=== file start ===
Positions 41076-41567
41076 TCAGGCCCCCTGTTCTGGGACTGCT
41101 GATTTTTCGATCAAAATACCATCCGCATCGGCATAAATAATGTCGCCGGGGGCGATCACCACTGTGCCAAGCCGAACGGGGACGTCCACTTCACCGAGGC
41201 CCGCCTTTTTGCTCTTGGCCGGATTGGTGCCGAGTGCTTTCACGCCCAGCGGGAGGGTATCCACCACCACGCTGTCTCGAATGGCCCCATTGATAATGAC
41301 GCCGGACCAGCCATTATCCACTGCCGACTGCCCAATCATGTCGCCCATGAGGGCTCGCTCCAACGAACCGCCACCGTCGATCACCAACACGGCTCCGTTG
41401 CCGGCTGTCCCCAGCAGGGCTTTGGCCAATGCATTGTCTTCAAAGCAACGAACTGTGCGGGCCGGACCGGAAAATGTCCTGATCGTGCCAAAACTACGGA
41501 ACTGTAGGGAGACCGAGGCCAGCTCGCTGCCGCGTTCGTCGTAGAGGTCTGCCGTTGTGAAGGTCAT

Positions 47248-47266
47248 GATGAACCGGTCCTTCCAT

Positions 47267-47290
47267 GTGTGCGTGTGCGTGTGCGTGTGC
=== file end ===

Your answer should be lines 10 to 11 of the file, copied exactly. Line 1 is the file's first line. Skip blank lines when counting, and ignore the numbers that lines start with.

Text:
Positions 47267-47290
47267 GTGTGCGTGTGCGTGTGCGTGTGC